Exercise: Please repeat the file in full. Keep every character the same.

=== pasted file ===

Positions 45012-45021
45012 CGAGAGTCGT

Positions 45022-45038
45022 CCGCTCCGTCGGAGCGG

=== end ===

Positions 45012-45021
45012 CGAGAGTCGT

Positions 45022-45038
45022 CCGCTCCGTCGGAGCGG